to Murray and provides Intermountain Healthcare with a revenue stream on that
land until it comes back to them at the end of the ground-lease term.
the remediation, the area surrounding the site produced $50,000 in annual sales
tax revenues; now city officials predict tax revenues of $1.4 million per year,
according to the Salt Lake Tribune. Other expected economic, social, and
environmental benefits of the remediation and reconstruction include:
$1 million in annual local tax revenues from Costco;
increased local business and additional tax revenues from hospital employees
presence of a quality regional healthcare facility;
reduced congestion and improved access to Salt Lake City via a light-rail
improved quality of life for city residents from remediation and beautification
of a previously contaminated site.
on the medical campus began in 2004 and is expected to finish in October 2007.
P. Bennett, CCIM, CPM, director of
Port of Bellingham Bellingham,
Rendering caption: Upon completion the Bellingham, Wash., harbor will have a 450-slip marina in addition to retail, multifamily, industrial, and institutional properties.
Rendering credit: Stephanie Bower
more than 100 years, Bellingham, Wash.'s waterfront has supported industrial
facilities such as pulp and paper mills, landfills, fish-processing plants, and
ship-building and bulk-fueling sites. But as the local and national economies
changed, the waterfront lost its traditional natural resource-based economy and
many waterfront properties were left vacant and contaminated. The abandoned
pulp, paper, and chemical plants on the downtown waterfront faced environmental
issues including mercury and petroleum contamination in groundwater and soil,
as well as exposed solid waste.
2004 the Port of Bellingham and the city partnered to create a development plan
for the remaining waterfront brownfield. Working with Waterfront Futures Group,
a group of business and civic leaders including Lydia P. Bennett, CCIM, CPM,
the team launched a plan that spanned all 11 miles of Bellingham's waterfront.
The plan included service organizations, environmental groups, developers,
labor groups, business leaders, landowners, regulatory agencies, and community
the port acquired the 137-acre Georgia-Pacific pulp mill on the waterfront in
2005, Bennett was hired as the port's director of real estate. As the first
broker to negotiate a commercial lease with the port, a member of the
Waterfront Futures Group, and a local and regional expert, she was a natural
fit for the director's post, which required her to work with the various groups
involved in determining the best use for the waterfront. She also was
responsible for helping to implement the project's master plan, including
cleaning up the property, building a marine infrastructure, and providing land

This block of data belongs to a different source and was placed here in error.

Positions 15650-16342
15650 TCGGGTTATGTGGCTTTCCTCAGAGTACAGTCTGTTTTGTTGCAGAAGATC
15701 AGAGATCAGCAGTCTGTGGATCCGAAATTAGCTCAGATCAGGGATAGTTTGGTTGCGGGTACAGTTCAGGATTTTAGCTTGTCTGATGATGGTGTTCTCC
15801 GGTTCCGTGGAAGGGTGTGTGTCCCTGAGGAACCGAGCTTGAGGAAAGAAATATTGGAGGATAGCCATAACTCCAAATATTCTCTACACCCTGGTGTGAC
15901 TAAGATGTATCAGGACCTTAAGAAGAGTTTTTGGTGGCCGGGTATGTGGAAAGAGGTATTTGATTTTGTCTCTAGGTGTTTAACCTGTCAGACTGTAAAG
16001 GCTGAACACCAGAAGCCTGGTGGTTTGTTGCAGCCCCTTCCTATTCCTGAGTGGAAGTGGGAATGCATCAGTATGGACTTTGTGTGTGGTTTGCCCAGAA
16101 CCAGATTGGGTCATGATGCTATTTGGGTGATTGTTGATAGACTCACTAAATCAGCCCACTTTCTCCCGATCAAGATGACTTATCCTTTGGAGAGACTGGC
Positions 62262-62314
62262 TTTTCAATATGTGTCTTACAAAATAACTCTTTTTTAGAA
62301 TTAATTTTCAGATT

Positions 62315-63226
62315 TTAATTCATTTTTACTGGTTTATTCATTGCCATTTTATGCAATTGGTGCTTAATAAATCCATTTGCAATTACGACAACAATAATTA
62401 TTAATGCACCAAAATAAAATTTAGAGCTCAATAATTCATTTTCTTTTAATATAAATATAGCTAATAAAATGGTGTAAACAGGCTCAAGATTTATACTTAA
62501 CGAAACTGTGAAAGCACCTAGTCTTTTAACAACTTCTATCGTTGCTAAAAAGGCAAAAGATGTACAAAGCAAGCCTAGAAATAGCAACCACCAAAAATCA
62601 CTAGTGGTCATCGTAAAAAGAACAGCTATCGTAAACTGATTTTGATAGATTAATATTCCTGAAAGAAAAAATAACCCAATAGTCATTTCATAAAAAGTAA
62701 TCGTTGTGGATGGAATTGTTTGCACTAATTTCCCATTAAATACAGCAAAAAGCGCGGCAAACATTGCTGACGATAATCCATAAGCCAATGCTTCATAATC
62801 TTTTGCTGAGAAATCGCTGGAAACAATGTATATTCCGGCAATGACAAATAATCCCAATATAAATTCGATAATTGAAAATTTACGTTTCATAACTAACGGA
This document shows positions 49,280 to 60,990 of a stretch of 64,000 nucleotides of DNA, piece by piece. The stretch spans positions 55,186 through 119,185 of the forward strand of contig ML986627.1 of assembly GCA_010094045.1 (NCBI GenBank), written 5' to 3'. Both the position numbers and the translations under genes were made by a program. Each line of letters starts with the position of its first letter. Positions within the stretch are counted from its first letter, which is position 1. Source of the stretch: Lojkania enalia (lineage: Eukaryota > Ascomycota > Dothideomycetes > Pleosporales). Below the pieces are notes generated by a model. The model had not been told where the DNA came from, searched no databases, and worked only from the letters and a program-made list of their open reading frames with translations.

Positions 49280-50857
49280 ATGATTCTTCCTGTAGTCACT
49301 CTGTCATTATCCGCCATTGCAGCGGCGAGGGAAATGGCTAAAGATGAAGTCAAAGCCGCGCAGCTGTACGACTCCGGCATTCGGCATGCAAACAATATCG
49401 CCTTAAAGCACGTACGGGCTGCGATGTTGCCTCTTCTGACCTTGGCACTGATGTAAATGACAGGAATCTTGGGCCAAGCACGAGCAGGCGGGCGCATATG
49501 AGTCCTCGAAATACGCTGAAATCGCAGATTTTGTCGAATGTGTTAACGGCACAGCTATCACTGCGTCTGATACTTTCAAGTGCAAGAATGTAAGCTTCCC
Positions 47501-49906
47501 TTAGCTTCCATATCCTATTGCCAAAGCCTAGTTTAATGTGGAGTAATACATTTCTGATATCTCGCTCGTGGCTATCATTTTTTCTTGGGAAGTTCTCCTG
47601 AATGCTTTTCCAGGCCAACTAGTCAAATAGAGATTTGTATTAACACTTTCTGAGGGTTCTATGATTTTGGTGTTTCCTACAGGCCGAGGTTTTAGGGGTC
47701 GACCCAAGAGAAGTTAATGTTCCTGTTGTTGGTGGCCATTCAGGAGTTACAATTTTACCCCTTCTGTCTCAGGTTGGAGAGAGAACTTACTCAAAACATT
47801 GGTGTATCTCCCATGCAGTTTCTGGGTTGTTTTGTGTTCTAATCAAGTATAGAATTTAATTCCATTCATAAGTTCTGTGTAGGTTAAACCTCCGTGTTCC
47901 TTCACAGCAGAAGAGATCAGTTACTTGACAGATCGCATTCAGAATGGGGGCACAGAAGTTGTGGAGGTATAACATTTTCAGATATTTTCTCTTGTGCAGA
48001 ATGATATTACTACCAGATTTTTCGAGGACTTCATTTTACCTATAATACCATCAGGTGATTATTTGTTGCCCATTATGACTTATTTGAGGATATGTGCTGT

for parks, public space, and walkways to the city at no cost.
the 18-month project, the community spoke loudly in favor of a new waterfront.
The most difficult part of the project was trying to determine a use and
cleanup procedure that would fit with all the various community groups' needs,
city committed to construct the necessary public infrastructure and create a
regulatory framework that would attract private investment. The port agreed to
pay for the cleanup using grants from the Washington State Department of
Ecology and revenue from future land leases and sales. After performing
environmental due diligence, the port estimates cleanup costs for the mixed-use
redevelopment of the GP facilities will total $40.3 million. This does not
include the wastewater treatment lagoon, which is the largest of the
waterfront's state-listed cleanup sites. The lagoon suffers from mercury
contamination released into Bellingham Bay in the 1960s and 1970s by a chemical
plant built to bleach wood pulp. Cleaning up this site alone will cost an
estimated $44 million dollars and involves removing, transporting, and capping
the port and city are developing a master plan for the entire 220-acre property,
including the former GP facility. GP estimates that after redevelopment, the
assessed value of the property in 2025 will be $750 million to $1 billion with
$2.2 million to $3 million in estimated city property taxes.
vision for the waterfront includes new homes, light industry, and businesses
surrounded by large waterfront parks, miles of new public access to the
shoreline, moorage docks for visiting boaters, a new waterfront campus for
Western Washington University, and a 450-slip state-of-the-art marina.The
port redevelopment project will offer value to the Bellingham community in
several ways. The redevelopment effort will include removing wastewater
treatment sludges from the waterfront, meeting a strong demand for moorage
slips, adding marina-related jobs to the local economy, providing the community
with waterfront trails around the breakwater, and creating a new habitat for
endangered salmon. Final plans for the property are expected to be approved
early this year.